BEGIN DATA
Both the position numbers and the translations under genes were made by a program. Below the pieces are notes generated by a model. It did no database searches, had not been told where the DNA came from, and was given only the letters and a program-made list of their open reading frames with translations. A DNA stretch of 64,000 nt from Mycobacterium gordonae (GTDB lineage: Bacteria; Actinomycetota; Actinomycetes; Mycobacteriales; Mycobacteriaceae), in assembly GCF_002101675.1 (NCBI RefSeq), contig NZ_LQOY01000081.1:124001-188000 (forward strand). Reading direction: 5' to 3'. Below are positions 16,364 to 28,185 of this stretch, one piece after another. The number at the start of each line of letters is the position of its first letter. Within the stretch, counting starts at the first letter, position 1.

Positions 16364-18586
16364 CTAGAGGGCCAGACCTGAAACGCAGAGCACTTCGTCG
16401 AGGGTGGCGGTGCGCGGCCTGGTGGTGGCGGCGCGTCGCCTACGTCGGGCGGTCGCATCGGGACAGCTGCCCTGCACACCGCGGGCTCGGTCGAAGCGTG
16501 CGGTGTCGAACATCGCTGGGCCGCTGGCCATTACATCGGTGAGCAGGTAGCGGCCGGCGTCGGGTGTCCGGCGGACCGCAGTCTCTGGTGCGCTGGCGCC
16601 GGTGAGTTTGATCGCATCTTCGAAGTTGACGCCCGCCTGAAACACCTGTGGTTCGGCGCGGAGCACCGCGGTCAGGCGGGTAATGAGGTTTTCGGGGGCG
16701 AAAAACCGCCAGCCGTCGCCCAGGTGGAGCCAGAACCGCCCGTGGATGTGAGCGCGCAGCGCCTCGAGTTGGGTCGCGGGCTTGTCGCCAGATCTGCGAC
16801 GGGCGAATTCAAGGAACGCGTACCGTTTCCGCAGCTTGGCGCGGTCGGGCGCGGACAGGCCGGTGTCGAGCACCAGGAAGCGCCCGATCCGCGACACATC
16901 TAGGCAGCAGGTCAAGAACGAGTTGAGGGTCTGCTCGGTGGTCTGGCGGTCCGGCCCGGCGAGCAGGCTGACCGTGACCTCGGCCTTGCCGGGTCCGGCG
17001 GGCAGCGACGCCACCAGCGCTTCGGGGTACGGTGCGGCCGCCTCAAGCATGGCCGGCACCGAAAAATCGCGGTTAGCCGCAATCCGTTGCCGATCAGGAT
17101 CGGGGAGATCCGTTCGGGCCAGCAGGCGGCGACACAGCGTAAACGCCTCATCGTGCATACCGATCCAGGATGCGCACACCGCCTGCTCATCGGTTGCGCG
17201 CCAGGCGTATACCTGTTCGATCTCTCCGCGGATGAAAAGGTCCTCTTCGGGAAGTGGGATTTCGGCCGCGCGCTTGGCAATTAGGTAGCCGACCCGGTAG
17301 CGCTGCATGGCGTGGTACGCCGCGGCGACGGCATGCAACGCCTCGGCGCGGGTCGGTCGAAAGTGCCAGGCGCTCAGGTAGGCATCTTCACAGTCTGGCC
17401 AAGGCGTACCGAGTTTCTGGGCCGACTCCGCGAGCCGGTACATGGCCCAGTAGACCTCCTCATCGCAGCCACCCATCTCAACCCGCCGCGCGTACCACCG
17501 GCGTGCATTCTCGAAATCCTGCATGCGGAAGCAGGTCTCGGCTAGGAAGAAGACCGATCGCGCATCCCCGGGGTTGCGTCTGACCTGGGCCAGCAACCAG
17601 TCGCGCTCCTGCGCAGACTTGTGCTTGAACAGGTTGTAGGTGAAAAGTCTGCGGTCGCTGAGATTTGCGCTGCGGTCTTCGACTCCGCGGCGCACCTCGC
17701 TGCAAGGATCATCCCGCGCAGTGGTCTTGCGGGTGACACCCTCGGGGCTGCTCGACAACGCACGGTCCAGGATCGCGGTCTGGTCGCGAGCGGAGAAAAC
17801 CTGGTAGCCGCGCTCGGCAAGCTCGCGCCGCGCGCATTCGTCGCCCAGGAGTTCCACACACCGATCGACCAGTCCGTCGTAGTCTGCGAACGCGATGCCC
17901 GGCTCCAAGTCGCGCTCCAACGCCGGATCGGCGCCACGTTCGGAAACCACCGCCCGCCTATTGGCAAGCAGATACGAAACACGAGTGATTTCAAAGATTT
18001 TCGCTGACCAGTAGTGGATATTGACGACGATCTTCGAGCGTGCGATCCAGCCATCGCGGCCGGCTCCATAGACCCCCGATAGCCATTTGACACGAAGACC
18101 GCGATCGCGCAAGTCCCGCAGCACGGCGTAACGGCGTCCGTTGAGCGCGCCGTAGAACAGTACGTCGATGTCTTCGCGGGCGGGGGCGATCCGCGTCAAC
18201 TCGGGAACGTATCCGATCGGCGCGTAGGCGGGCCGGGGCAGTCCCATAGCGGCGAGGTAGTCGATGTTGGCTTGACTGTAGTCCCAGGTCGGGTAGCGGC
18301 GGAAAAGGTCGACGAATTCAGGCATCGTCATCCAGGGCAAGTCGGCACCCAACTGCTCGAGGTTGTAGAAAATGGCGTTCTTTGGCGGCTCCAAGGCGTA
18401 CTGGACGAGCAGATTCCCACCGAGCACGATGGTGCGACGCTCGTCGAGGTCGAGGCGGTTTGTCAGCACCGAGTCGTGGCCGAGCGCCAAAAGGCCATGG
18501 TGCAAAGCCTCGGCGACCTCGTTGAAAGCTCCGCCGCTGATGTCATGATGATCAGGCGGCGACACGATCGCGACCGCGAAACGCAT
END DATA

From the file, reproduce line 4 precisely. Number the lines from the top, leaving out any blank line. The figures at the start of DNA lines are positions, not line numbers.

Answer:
16401 AGGGTGGCGGTGCGCGGCCTGGTGGTGGCGGCGCGTCGCCTACGTCGGGCGGTCGCATCGGGACAGCTGCCCTGCACACCGCGGGCTCGGTCGAAGCGTG